Obituary Note: Philip Kerr

Philip Kerr

Philip Kerr, best known for his Bernie Gunther series, died on Friday of cancer, the Bookseller reported. He was 62.

The 13 Bernie Gunther novels star the eponymous Berlin detective and begin in the 1930s under the Nazis while the later ones are set in the postwar period. Kerr's British publisher, Quercus, described Gunther this way: "A cynical, erudite, wise-cracking, fiendishly clever man, lover of women, hater of Nazis and yet obliged to work for them to survive, Bernie is a unique creation."

The first Bernie Gunther novel appeared in 1989. Among the best known are the Berlin Noir trilogy consisting of March Violets, The Pale Criminal and A German Requiem, as well as Prussian Blue, which has just appeared in paperback in the U.S. The 13th Bernie Gunther book, Greeks Bearing Gifts, is being published in the U.S. next Tuesday, April 3, by Marian Wood Books/Putnam. The Bookseller said that Kerr recently finished a 14th Bernie Gunther novel, Metropolis, which will be published in the U.K. and U.S. next year.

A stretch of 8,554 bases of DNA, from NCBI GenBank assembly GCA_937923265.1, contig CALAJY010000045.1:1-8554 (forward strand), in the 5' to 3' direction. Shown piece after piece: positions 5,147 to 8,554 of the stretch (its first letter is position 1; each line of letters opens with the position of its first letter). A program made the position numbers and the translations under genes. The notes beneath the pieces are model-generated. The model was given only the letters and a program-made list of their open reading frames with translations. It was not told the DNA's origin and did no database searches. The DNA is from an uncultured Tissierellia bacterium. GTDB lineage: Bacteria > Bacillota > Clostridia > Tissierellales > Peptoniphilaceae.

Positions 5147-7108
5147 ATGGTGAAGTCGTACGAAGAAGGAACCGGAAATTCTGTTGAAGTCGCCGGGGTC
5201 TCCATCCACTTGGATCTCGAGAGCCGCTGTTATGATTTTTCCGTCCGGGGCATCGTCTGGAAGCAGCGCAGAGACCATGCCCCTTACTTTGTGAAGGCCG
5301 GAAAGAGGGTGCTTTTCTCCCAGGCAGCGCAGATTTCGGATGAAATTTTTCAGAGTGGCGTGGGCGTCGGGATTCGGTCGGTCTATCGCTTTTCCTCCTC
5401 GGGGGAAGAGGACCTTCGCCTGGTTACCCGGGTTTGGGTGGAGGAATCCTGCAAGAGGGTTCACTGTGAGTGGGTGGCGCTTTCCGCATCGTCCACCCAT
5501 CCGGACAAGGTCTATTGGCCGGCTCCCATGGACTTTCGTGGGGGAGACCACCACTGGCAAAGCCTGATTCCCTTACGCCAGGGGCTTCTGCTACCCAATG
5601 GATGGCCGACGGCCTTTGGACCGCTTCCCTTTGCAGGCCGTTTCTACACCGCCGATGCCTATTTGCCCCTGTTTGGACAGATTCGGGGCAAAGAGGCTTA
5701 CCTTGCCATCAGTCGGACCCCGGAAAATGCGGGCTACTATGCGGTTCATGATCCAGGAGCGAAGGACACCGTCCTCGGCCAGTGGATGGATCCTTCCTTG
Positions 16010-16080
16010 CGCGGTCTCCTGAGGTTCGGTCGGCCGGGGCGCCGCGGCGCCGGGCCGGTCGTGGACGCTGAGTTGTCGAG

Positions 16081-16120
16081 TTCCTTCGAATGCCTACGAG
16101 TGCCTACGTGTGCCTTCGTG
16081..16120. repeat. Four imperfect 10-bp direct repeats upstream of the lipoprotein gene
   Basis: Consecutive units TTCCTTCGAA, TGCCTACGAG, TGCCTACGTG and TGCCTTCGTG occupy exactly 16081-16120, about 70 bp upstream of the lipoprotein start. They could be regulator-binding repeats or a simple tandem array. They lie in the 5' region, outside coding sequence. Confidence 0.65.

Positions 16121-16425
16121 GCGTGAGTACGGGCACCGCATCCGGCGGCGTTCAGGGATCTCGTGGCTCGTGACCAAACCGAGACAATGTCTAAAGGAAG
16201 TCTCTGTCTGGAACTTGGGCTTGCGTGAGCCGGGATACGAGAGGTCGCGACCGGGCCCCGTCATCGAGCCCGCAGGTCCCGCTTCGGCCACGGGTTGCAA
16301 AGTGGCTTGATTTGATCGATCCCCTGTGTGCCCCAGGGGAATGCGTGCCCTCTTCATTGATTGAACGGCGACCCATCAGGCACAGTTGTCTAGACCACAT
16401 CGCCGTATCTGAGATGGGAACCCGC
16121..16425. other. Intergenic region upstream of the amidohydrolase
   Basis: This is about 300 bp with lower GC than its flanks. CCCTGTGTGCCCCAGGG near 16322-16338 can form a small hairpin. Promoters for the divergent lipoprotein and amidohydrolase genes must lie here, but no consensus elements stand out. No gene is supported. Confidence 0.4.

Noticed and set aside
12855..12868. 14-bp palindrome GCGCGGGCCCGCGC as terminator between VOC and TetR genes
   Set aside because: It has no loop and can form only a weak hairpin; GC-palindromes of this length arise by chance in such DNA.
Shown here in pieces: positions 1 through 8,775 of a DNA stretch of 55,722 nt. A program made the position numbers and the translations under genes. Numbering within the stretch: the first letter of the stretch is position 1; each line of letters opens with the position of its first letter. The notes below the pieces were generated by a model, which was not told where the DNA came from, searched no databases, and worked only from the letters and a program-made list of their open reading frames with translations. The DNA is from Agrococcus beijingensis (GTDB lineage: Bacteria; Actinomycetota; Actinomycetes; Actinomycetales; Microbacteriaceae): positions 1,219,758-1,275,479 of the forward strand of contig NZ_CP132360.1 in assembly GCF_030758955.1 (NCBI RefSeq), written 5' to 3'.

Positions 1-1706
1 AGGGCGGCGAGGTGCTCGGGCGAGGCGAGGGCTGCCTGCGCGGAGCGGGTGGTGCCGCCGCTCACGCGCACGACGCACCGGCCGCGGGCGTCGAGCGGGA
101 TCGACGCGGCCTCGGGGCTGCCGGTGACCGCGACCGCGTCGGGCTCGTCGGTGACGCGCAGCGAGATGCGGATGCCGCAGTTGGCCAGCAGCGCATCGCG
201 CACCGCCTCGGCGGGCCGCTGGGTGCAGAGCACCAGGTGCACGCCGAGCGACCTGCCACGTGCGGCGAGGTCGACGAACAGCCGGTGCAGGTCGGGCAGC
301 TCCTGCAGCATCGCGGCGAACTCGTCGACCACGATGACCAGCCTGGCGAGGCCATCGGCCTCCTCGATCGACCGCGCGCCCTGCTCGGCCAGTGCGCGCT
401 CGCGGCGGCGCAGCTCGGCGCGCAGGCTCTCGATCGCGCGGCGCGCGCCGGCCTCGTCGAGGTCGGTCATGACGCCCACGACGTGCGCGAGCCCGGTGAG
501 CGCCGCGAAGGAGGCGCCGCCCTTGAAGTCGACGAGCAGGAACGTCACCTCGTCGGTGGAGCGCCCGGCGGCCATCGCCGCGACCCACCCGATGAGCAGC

Kerr won several Shamus Awards and the British Crime Writers' Association Ellis Peters Award for Historical Crime Fiction. Three of his Bernie Gunther novels were Edgar finalists.

His other work besides the Bernie Gunther series includes the novels A Philosophical Investigation and Gridiron, for which he was selected by Granta as one of the Best of Young British Novelists in 1993. As P.B. Kerr, he was author of the young adult fantasy series Children of the Lamp, and he wrote a short thriller series featuring Premier League soccer coach Scott Manson.

Born in Edinburgh, Scotland, Kerr studied law and worked as a copywriter at several advertising agencies, including Saatchi & Saatchi, before his writing career took off.

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